Nov. 12, 2010
Editor's note: We knew when we scheduled this story that it was the type people would feel passionately about because they felt they already knew it. And far be it from me to tell them they don't. But here’s what I do know: I spoke with several different people for this story, three of whom are quoted, all with lots of knowledge about the Special, its beginnings, and its source, Rick D. That Rick D. invented the special doesn't seem to be in dispute by anyone. City Paper credited it to him in their obit in 2007, and everyone with even a passing knowledge of the Special connects the Rick D. dots. What seems to be at issue here is the year. Some of the comments mention having a Special in the early-to-mid '90s. The sources I spoke with and trust say Rick D. was hired at B&Bs in late '99/early 2000. In fact, Rick D. himself told PW as much when we interviewed him about his storied career in 2002. We re-ran the interview in ‘07 in memoriam.
Now, if Rick D. started the Special—and we all agree he did—then he couldn’t have started it at Bob & Barbara’s in ’95 or earlier. No doubt B&B’s served shots of Beam and cans of Pabst in the '90s, and no doubt our readers remember having one or 15 on a given night way back when. But it wasn’t a Special until Rick D., and Rick D. got there at the end/beginning of the decade. If you’ve heard the story a different way, please feel free to let us know. Email me at email@example.com and we’ll keep the dialogue going. Thanks.
It’s a not-quite-busy Wednesday happy hour at Bob & Barbara’s (1509 South St.), and the dozen or so drinkers bellying up to the red leather cushion encasing the famous bar are the definition of diversity—young and old, black and white, men and women. Different though they may be, they’re all drinking the same thing. Beer and a shot. Specifically, a 12-ounce can of Pabst Blue Ribbon and a jigger of Jim Beam, known at B&B simply as “the special.” It’ll cost you $3.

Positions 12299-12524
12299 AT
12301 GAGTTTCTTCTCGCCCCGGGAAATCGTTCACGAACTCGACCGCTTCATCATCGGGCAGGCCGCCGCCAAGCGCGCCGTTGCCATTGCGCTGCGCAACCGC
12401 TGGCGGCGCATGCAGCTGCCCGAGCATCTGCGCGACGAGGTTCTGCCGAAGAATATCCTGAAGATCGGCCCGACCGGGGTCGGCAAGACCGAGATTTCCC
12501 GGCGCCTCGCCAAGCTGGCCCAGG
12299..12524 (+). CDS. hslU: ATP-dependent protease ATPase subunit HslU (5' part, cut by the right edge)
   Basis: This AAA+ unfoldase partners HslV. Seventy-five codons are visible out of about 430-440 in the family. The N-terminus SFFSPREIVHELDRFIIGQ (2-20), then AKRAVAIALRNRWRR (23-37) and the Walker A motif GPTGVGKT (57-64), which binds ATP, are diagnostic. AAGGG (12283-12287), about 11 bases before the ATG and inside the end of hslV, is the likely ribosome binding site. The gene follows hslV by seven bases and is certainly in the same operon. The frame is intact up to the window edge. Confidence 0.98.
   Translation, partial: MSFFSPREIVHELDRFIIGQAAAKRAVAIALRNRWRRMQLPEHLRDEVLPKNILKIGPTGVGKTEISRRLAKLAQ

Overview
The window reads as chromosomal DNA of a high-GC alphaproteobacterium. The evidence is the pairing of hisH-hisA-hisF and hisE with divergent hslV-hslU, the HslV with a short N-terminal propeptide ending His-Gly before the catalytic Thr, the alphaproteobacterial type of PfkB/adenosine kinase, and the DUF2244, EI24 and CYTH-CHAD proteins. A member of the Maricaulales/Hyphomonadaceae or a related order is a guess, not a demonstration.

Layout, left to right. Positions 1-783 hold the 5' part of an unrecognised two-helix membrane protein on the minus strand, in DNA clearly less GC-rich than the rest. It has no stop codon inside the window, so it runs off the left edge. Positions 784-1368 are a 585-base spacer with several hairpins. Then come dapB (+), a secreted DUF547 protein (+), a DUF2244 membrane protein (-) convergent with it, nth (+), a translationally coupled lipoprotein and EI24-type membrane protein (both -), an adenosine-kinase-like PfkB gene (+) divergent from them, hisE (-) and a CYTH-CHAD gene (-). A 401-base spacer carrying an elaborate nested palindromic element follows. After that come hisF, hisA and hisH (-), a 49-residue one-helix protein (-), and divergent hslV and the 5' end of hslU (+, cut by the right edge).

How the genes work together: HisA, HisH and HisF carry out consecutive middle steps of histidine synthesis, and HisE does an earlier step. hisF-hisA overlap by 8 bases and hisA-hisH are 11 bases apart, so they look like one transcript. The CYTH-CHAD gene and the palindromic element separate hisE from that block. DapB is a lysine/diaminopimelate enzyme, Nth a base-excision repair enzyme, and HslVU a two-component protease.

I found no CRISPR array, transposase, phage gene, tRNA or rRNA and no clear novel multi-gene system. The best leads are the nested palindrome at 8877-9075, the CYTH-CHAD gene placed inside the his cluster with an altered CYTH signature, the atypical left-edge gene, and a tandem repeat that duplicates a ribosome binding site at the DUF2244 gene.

That $3 is the same price you’d have paid for it when punk icon and bartender Rick D. gave birth to the special a decade ago. Depending on whom you ask, you’ll be told the $3 boilermaker that’s become such a Philly standard was delivered in one of two places: Bob and Barbara’s or the bar across the street from it, Tritone, which Rick D. owned.
“The truth is, neither one of the bars can claim credit for it,” says Rick A.—and from here on out, we’re gonna refer to the Ricks as “A.” and “D.” for clarity’s sake. A. has been tending bar for 30 years, a third of them at Tritone, where he’s been since longtime friend D. opened it in 2001. Neither bar can claim credit, in essence, because both can—but there’s definitely one patient-zero bartender.
“Rick [D.] started the special at both places on the same night,” says A. “He’d just opened Tritone, but was still working at Bob and Barbara’s.” Some background: D., who passed tragically of a heart attack in ’07, was a music-scene fixture and bartender at places like Firenze Tavern, Upstairs at Nick’s and JC Dobbs, where he booked bands like R.E.M., Nirvana and Green Day before they hit big on the national stage.
If you knew D., you knew one hell of a good guy, a man born to be behind a bar. He had a natural ease and a kind nature, a whip-sharp wit and the ability to talk about damn near anything with expertise. It makes sense that he’d come up with something as customer-friendly as the special—D. was the type of guy who didn’t think a bar was worth sitting in if you couldn’t buy a round for yourself and a few friends with a $20 bill.
The ’90s drew to a close and so did Nick’s; D. and his ubiquitous leather vest were hired behind the bar at Bob and Barbara’s by owner Jack Prince. He served time at B&B and the Prince-owned bar across the street, Bennie’s. After Price expanded his PBR museum into a second room at Bob and Barbara’s, he sold Bennie’s to D. and business partner Dave Rogers. The guys renamed Bennie’s, and the Tritone was born—and the special along with it.